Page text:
Why trying to win big every time is going to ruin you

One of the problems of today’s obsession with always winning is that it’s impossible. However hard you try, sometimes you are bound to lose. If that causes you stress and frustration, you’re setting yourself up for a good deal of misery. Good enough is often very good indeed, especially if you can steal just a slight advantage towards winning over losing. Here’s how this works.

Do those investors—Warren Buffet, for example—who make huge fortunes get their investment choices right every time? Do people like Steve Jobs of Apple never make any product or marketing mistakes? Of course not. What allows them to amass huge fortunes and a great deal of fame is not being perfect: it’s being right just a little more often than they are wrong.

That’s why an article by Charles Helliwell caught my eye recently. In it, he coined what he calls “51:49 rule.”

His view is that most of us get decision right maybe 51% of the time: just enough of an edge over being wrong to make slow progress.

His comparison is with casinos, where the rules make sure that the House always has a slight, but significant, advantage over the customers when it comes to winning. Enough people win—and sometimes win big—to keep people coming back and wagering more of their money. The fact that, over time, the House always has that small edge over the customers ensures the operation a solid profit. If too few customers win, they will stop playing and go somewhere else. The advantage that the House gives itself has to be small enough to avoid that, but large enough to make sure it always comes out on top.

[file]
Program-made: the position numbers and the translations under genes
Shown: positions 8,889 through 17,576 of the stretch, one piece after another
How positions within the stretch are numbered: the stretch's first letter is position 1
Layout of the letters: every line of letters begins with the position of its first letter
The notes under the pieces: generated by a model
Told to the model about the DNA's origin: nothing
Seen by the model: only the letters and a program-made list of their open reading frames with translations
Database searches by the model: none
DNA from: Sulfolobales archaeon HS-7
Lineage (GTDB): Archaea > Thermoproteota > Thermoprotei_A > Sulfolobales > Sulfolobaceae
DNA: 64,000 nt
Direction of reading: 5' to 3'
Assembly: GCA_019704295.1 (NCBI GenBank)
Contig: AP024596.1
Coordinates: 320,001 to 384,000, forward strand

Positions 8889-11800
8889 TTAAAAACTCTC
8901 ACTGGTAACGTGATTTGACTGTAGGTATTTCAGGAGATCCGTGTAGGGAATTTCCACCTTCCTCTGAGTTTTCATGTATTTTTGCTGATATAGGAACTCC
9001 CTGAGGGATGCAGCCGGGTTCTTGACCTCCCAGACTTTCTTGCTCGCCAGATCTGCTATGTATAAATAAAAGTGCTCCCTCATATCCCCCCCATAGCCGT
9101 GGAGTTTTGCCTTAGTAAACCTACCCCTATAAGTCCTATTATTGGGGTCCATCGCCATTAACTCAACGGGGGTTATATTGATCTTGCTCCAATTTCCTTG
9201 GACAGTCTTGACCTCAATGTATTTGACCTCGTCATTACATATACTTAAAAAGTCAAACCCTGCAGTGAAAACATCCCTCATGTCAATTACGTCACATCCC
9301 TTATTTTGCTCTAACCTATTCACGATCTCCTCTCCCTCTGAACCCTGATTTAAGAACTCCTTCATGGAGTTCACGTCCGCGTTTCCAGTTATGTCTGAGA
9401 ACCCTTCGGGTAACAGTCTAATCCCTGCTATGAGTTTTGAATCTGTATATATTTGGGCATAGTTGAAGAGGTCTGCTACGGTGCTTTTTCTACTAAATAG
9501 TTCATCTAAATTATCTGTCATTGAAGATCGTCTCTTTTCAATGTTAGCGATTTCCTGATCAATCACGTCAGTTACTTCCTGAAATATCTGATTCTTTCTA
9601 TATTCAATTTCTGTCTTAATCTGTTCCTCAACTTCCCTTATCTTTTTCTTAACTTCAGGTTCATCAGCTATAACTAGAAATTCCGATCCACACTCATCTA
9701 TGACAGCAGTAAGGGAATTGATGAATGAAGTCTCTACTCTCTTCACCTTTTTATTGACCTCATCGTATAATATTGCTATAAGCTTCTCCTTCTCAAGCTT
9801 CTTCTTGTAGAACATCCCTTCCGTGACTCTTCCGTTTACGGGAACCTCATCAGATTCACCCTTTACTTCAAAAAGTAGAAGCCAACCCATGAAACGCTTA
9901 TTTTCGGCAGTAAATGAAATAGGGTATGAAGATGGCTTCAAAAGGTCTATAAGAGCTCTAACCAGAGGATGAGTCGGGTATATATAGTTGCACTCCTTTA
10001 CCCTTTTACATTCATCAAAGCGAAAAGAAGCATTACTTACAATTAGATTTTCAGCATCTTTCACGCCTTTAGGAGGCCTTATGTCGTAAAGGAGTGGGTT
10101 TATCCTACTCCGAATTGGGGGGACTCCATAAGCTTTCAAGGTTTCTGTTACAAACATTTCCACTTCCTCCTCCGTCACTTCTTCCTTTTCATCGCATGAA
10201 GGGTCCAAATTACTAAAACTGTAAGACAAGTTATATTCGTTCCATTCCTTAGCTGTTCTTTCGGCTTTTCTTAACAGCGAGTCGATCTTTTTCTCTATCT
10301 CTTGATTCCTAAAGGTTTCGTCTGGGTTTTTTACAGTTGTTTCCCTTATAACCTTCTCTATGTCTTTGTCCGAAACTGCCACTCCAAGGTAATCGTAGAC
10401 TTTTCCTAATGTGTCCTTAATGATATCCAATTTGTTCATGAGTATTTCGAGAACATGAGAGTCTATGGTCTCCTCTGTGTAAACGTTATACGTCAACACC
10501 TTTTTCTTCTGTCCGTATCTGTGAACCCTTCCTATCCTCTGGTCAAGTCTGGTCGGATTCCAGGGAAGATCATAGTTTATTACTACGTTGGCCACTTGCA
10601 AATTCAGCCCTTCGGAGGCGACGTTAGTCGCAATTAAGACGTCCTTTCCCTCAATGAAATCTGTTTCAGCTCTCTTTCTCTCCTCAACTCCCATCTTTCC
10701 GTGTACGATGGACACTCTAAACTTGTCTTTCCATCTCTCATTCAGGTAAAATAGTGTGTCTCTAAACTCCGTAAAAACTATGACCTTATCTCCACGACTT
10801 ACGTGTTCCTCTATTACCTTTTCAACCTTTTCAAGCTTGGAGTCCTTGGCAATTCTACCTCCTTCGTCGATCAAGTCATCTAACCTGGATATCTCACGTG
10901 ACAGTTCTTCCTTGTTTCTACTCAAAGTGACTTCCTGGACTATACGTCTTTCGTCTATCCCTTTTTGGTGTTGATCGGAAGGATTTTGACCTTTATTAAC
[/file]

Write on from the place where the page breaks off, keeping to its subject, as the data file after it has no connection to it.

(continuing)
Taking the long view

Of course, my point is a simple one—but it’s still often missed. If you take a short-term view, any loss seems like a disaster; any gain seems the start of a winning streak. Gamblers who think like this quickly lose their shirts. When they lose, they try to win big enough next time to make up the loss in a single wager. When they win, their believe in their sudden luck encourages them to take bigger risks =—and so lose more.

Only with a longer-term perspective can you see that being right only 51% of the time would still leave you in a winner’s position. Mr. Helliwell says:

Let’s just reflect for a moment, what the 51:49 rule actually implies. It means that everyone’s a winner, because if you’re right 51 per cent of the time, it means that you’re still two points up on the house and that puts you ahead, even though 49 per cent of your choices were poor.

And if you can learn from those mistakes, and push your advantage to, say 55:45, or even 60:40, you’ll eventually come out as far ahead as the casino does—reaping a fat profit despite all the times you still screw up.

If you can see that, you can relax and stop obsessing about your mistakes. Sure, you still try hard to be right, but a few errors aren’t going to change the picture overall. Indeed, their essential to the learning process.

As Mr. Helliwell says:

In our working lives, however, we tend to be rather more conservative when it comes to risk—which means that we often excuse ourselves from the opportunity of learning from our mistakes. This, in turn, loads the dice against us making correct choices in future even as they become more and more critical in our mindset.

Just so long as you maintain that small percentage point advantage over the tendency to screw up, you’re going to end up a significant winner over time. If you learn from your mistakes, you can increase that edge and make your wins enormous.

Just don’t do what the losing gambler does: focus on the big, short-term win and risk everything on a single throw. That’s bound to reduce you to penury. Smart investors aim for consistent, small wins. Dumb ones are suckers for “get rich quick” schemes and quickly lose everything.

We can all learn from that.

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